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godsenddeath

What is a color plane?

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I've come across the term when loading graphics files, and I'm writing a PCX loader and it's come up again. I can't find a good explanation of what it refers to, and how it applies to the data. Does anyone have a quick explanation? Thanks.

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A color plane seems to just be a "quad" where the coordinates on that quad (from 0 to 1) correspond how much of a color to use (primary color it seems to be).

So for instance if you did a color plane for Red and Green...

the lower left corner (0,0) would be black
the lower right corner (1,0) would be pure red
the upper left corner (0,1) would be pure green
the upper right corner (1,1) would be bright yellow (full mix of red and green).

this link might help too

http://www.programmersheaven.com/mb/graphics/361100/361100/color-planes/

anyhow, you shouldn't need anything like this for a pcx loader, its strange you came across it but maybe you can just ignore it.

PCX's have color pallets stored inside of them I'm pretty sure so all you should care about is converting indexes into the palette into full RGB color.

But anyhow, why are you making a pcx loader? Is it just to learn / have fun?

If not, you should look at using PNG's.

You can get the source code easily online for loading PNG's, they compress way better than PCX (while still using lossless compression), they have full 24 bit color, and a full 8 bit alpha channel.

It is a really good format, png FTW

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Looks like in the case of PCX, it just means one of the three color channels. But writing a PCX loader is a colossal waste of time.

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Quote:
Original post by Promit
Looks like in the case of PCX, it just means one of the three color channels. But writing a PCX loader is a colossal waste of time.



Thats what I gathered, but I'm guessing it's not the same idea as in other formats?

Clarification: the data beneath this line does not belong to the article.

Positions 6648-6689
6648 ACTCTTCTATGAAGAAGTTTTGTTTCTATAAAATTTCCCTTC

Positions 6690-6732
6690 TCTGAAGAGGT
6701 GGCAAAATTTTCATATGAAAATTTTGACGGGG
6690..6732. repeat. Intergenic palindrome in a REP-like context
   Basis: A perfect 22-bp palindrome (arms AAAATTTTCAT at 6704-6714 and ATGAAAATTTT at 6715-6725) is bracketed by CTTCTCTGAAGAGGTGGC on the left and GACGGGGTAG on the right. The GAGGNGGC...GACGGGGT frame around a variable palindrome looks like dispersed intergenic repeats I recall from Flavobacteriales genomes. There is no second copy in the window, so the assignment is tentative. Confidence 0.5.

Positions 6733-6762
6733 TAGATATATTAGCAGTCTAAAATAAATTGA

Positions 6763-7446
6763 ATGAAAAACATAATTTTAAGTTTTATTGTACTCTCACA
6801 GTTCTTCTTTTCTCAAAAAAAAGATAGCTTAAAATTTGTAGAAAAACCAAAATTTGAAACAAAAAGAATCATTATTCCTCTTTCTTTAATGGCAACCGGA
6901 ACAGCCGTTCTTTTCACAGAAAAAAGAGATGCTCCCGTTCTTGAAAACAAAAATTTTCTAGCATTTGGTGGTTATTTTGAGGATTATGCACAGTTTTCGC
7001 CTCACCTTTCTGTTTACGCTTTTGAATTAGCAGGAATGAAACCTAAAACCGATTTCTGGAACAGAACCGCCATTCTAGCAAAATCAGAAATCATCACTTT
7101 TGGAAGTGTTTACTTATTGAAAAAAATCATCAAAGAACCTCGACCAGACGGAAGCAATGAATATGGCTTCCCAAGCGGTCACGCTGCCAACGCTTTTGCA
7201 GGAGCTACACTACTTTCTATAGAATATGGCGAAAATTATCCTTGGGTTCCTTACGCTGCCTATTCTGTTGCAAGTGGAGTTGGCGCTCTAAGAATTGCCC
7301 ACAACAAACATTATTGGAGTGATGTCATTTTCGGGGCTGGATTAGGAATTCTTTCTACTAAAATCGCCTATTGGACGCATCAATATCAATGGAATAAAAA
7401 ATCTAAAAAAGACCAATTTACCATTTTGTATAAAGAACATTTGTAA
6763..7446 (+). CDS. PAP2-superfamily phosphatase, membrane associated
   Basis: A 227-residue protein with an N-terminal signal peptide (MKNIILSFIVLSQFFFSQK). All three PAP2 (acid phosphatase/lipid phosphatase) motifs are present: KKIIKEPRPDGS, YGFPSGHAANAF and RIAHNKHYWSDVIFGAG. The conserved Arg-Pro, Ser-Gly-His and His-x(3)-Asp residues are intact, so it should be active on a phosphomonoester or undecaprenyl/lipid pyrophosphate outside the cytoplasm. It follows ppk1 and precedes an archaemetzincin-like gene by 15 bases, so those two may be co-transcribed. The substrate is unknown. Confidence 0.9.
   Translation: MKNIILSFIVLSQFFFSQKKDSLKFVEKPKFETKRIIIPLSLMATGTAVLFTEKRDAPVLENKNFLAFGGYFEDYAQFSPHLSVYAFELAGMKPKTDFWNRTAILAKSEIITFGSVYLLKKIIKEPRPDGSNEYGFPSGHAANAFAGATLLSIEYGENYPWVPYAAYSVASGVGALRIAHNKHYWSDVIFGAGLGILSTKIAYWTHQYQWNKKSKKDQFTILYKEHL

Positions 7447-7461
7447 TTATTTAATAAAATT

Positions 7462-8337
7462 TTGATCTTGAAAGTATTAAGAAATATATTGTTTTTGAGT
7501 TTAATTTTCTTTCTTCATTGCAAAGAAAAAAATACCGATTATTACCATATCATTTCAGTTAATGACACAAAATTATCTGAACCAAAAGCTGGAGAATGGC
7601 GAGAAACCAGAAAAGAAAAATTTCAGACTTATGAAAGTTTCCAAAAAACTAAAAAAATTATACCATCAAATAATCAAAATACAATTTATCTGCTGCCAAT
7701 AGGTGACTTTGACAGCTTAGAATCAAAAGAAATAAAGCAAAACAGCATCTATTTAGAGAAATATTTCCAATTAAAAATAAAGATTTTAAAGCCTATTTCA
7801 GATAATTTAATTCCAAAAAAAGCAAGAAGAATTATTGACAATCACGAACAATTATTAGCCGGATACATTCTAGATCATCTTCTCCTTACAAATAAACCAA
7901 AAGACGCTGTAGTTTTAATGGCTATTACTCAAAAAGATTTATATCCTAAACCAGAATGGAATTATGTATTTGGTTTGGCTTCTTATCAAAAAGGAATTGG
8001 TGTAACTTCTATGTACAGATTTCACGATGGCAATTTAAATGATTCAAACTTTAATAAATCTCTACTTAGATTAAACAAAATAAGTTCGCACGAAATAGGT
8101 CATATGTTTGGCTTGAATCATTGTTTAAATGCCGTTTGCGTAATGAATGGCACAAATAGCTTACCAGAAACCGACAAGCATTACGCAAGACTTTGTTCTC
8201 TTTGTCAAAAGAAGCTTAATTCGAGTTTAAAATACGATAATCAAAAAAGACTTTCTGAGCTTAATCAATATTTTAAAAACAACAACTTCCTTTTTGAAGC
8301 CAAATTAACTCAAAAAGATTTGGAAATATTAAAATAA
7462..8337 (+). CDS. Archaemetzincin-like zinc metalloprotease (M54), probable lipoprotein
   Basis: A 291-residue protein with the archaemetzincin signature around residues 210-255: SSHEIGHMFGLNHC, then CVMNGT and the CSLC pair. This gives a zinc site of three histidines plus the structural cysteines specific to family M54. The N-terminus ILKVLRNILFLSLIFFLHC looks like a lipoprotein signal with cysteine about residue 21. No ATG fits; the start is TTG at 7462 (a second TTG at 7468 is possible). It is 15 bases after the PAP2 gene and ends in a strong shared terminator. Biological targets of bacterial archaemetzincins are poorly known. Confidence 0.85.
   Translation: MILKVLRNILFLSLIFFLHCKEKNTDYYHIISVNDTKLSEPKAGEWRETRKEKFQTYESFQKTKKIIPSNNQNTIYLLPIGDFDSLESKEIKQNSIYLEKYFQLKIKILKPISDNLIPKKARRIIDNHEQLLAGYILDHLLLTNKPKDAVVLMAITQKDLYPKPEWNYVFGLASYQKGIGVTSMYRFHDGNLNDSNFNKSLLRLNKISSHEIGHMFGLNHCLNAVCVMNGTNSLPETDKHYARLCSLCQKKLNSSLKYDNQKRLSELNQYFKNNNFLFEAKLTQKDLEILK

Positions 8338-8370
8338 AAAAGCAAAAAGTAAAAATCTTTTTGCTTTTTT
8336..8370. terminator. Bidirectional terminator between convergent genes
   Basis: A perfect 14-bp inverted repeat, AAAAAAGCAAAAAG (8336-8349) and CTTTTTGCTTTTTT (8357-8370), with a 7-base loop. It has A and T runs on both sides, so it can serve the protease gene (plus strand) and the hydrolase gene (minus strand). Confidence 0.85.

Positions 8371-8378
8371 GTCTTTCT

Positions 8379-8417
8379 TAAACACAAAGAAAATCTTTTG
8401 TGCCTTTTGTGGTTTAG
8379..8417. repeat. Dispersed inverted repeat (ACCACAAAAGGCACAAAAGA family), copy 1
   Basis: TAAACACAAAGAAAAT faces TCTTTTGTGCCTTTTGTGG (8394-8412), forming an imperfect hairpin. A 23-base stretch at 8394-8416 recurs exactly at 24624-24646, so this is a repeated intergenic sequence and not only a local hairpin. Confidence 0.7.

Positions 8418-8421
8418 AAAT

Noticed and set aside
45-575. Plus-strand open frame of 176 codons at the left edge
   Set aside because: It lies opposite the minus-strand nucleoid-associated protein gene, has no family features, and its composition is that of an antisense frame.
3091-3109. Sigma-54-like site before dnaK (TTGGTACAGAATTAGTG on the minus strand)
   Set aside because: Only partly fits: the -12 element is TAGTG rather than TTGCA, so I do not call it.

I'm aware the format is long dead, but I'm writing a MD2 loader (well, wrote one), and I can't seem to find a PCX loader for DirectX, so I figured I'd write one.

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Color plane is a mostly irrelevant concept today, but it originates from the way hardware was designed.

For reasons which I no longer remember, rather than using RGB tuple to represent colors in memory, each of colors was stored in separate region of space. So reds would be first X bytes, then greens, then blues. Similar to what split channels does in Photoshop or similar. Seems that wiki has an illustration. Could have something to do with signal generation that made logic simpler if parsing separate channels.

Mode-X used similar trick to interleave rows to allow faster image buffer swap by encoding plane information in two bits of each pixel, but reduced color information to 6 bits. Or something similar...

Then there were VESA banks and associated interrupts mapping the A000 offset to video memory, .... All of that should be completely irrelevant today for anyone who is not writing drivers.

But yea, up the hill, in the snow, ....

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Yep, a color plane is simply a bit-map containing a single color component. So you'd have 3 planes of red, green, blue, rather than having one 1 array of RGB triplets, for example.

One of the reasons this scheme was/is used, as opposed to the more well-known RGB triplets and quads, is that by separating the primary colors from one another, you can often gain better compression ratio using typical compression schemes -- Imagine you have an image that's composed of green-scale 'static' (like a television, so there is no aparent pattern). Many compression schemes have a hard time dealing with this if each pixel is made up of an RGB triplet, however a color-plane-based compression scheme can trivially throw out the entire red and blue color planes, reducing the image data by 2/3rds, before it even begins to look at the "real" data.

In the olden-days, some video hardware actually worked like this (on the amiga for example) and in some cases went down to individual bits (so a screen might have been made up of 15 individual bit-planes, for example).

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Quote:
Original post by Promit
My suggestion would be:
1) Install Paint .NET.
2) Install PCX plugin.
3) Resave the texture in a format that doesn't suck.


Good advice for OP, and i just wanted to add "Gimp" to the list which is basically the open sourced answer to photoshop and lets you load and save lots of different formats.

GIMP

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